July 11, 2008 | By Peter Eckersley

FCC Chairman Hints at Order Against Comcast

FCC Chairman Kevin Martin sent a signal today that the FCC may issue an order against Comcast in the wake of the scandal over their use of packet forgery to interfere with BitTorrent, Gnutella, and other Internet protocols.

EFF worked with Robb Topolski to run the first controlled tests of Comcast's RST forgery practices last year. We've been following the issue closely since then, and believe that Comcast's decision to switch to less discriminatory network management practices represented a victory for transparency, for an open network, and for common sense.

We are now waiting to see what precise steps the FCC decides to take. There is a lot at stake. On one hand, Comcast was clearly out of line. If ISPs decide that they can arbitrarily interfere with or degrade some of the applications that their users decide to run, they are giving themselves the power to veto or approve innovation on the Internet. Comcast was assigning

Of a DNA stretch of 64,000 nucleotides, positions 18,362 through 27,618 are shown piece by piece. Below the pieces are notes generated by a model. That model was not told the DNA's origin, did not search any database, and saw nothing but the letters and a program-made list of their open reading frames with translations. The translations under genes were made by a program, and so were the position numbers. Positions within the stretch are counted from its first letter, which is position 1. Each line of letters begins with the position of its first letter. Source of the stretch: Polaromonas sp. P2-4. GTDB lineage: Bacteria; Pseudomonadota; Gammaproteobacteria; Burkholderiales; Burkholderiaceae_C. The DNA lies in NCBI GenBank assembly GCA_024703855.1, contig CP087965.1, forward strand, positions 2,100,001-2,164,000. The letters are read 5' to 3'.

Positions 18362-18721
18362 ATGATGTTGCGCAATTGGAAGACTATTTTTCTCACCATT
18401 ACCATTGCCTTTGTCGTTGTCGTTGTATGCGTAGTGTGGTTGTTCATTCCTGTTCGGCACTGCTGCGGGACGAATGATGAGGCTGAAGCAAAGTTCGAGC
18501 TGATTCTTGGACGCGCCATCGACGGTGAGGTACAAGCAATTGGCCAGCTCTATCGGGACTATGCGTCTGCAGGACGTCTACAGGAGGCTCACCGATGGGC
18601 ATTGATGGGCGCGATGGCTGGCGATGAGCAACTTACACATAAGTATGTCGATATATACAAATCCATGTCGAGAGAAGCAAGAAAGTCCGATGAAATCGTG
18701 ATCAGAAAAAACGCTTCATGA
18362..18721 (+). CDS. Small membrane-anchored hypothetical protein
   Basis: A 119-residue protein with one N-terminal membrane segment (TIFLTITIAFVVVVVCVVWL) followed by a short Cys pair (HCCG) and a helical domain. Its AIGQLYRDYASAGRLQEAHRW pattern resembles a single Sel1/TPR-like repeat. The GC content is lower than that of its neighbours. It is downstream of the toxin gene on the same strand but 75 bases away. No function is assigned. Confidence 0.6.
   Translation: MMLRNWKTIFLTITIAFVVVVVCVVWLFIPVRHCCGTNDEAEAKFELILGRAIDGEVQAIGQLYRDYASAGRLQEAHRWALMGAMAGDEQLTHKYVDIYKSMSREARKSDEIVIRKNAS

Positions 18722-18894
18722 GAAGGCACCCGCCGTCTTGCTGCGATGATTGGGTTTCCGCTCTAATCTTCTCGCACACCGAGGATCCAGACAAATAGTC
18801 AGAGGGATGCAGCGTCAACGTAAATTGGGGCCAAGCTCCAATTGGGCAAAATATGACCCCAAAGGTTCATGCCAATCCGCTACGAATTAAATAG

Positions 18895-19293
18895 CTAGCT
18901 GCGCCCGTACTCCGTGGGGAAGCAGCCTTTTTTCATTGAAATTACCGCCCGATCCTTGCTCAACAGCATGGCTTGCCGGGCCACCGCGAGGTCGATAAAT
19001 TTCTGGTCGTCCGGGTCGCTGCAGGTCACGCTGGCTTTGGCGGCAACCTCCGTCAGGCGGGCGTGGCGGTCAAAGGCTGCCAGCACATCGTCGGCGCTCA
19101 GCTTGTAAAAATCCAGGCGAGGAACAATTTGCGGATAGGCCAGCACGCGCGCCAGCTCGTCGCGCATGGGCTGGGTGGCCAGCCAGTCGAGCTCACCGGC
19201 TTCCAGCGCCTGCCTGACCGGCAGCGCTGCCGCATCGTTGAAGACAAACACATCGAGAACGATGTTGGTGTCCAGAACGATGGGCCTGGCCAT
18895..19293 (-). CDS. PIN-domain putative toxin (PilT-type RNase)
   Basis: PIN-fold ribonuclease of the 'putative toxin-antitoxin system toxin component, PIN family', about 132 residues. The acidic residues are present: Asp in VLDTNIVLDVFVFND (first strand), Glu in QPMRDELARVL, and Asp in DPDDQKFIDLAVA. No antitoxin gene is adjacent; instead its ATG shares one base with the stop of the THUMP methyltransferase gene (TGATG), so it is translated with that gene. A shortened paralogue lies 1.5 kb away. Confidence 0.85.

itself this veto power, and attempting to do so in secret.

On the other hand, we must be vigilant for unintended consequences from federal regulation of network management practices. Any rule that restricts the way the Internet can operate must be read upside down, backwards, and inside out to ensure that it won't turn out to prevent good engineering that nobody has thought of yet. We are also concerned that regulatory steps
by the FCC could stretch the limits of the Commission's statutory authority; we would feel more comfortable if Congress had clearly considered, allowed, and bounded FCC jurisdiction in this space.

Chairman Martin has indicated that he does not want to fine Comcast, but would order them to cease interference in a timely fashion, report on where and when interference has been occurring, and report on the details of their future traffic management plans. As specific outcomes, these are fair — and leadership to improve transparency is what we asked the FCC to provide — but the jursidictional issues will require careful analysis. The FCC is planning to vote on its actions on the 1st of August, and we'll follow up with more when there is precise language for an Commission decision.


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